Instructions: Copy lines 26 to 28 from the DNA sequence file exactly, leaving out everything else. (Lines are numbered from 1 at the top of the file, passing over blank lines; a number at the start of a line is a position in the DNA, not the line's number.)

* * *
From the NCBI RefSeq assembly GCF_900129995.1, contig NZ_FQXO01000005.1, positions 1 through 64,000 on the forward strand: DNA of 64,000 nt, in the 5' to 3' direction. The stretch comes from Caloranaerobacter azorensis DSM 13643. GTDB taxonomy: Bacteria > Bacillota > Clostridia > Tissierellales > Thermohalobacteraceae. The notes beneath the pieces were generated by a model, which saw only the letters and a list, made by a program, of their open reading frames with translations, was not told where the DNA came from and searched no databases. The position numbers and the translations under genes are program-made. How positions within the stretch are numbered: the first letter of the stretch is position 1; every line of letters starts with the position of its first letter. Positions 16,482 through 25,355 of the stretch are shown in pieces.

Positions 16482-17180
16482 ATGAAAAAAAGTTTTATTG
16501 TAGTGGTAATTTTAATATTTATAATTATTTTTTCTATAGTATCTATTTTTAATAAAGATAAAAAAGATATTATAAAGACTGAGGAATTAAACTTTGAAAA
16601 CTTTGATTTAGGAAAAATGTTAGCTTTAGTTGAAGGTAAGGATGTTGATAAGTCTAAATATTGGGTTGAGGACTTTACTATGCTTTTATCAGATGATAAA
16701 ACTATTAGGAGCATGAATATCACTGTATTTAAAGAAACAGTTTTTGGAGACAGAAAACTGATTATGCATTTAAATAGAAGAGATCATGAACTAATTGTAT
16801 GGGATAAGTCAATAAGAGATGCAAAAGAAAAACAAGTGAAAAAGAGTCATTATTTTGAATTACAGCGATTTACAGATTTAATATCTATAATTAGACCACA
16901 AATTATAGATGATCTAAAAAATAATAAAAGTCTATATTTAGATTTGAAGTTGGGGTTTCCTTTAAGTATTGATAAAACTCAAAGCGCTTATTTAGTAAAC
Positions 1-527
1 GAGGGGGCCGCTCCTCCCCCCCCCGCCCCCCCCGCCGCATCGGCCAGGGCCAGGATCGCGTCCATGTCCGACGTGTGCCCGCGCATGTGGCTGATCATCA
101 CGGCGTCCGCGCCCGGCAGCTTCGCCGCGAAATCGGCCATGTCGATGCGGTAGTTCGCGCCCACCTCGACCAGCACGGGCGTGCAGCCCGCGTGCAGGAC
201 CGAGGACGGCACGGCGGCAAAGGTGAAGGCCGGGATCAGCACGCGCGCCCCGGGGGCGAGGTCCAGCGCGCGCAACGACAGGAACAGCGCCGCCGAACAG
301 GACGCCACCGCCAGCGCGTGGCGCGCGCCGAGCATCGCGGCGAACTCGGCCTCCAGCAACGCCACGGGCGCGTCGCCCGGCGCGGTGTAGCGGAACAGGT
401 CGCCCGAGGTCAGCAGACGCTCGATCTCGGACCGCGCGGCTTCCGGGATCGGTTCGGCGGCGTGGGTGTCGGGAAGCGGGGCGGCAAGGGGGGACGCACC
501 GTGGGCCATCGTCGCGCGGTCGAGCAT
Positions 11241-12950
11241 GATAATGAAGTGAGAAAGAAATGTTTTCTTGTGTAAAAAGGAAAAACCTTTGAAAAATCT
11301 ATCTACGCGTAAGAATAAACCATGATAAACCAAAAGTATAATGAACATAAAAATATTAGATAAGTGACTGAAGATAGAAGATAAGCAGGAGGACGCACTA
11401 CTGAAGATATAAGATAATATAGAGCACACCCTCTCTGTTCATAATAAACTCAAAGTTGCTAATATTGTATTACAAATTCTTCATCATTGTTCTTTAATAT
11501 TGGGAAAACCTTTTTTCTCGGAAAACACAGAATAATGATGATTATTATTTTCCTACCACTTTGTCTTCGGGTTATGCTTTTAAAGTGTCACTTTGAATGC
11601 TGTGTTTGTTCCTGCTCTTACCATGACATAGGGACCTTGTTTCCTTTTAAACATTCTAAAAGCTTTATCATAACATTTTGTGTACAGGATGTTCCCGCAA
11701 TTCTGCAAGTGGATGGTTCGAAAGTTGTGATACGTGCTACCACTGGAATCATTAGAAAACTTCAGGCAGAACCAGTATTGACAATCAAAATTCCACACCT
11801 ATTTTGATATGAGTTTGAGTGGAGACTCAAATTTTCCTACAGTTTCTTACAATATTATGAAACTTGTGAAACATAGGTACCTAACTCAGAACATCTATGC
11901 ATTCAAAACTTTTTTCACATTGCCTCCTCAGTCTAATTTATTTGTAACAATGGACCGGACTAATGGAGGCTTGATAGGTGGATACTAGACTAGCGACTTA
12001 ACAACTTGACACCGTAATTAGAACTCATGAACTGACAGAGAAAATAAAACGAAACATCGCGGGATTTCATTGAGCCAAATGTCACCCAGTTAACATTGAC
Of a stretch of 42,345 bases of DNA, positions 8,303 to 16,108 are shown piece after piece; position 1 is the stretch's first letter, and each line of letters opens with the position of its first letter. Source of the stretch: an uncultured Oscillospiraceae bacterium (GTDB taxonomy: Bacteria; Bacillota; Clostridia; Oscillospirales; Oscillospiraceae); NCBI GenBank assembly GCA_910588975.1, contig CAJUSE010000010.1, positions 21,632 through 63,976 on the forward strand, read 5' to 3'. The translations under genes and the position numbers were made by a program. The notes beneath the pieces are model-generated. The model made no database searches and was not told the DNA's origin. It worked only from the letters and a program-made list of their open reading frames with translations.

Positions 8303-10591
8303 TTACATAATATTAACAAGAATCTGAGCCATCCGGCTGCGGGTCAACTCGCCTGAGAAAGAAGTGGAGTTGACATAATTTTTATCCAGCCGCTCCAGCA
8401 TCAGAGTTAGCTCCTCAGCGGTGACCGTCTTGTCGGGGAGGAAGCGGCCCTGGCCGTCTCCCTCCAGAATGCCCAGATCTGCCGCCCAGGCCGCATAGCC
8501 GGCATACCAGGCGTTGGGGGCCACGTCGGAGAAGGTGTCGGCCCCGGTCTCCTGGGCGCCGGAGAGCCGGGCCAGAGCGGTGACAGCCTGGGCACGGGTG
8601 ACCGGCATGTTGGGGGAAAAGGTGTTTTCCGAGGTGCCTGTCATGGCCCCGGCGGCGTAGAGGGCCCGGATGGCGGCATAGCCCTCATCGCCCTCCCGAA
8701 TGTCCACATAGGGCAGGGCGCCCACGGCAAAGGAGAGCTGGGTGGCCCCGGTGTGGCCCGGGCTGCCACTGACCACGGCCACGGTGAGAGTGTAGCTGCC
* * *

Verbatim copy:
Of a stretch of 42,345 bases of DNA, positions 8,303 to 16,108 are shown piece after piece; position 1 is the stretch's first letter, and each line of letters opens with the position of its first letter. Source of the stretch: an uncultured Oscillospiraceae bacterium (GTDB taxonomy: Bacteria; Bacillota; Clostridia; Oscillospirales; Oscillospiraceae); NCBI GenBank assembly GCA_910588975.1, contig CAJUSE010000010.1, positions 21,632 through 63,976 on the forward strand, read 5' to 3'. The translations under genes and the position numbers were made by a program. The notes beneath the pieces are model-generated. The model made no database searches and was not told the DNA's origin. It worked only from the letters and a program-made list of their open reading frames with translations.

Positions 8303-10591
8303 TTACATAATATTAACAAGAATCTGAGCCATCCGGCTGCGGGTCAACTCGCCTGAGAAAGAAGTGGAGTTGACATAATTTTTATCCAGCCGCTCCAGCA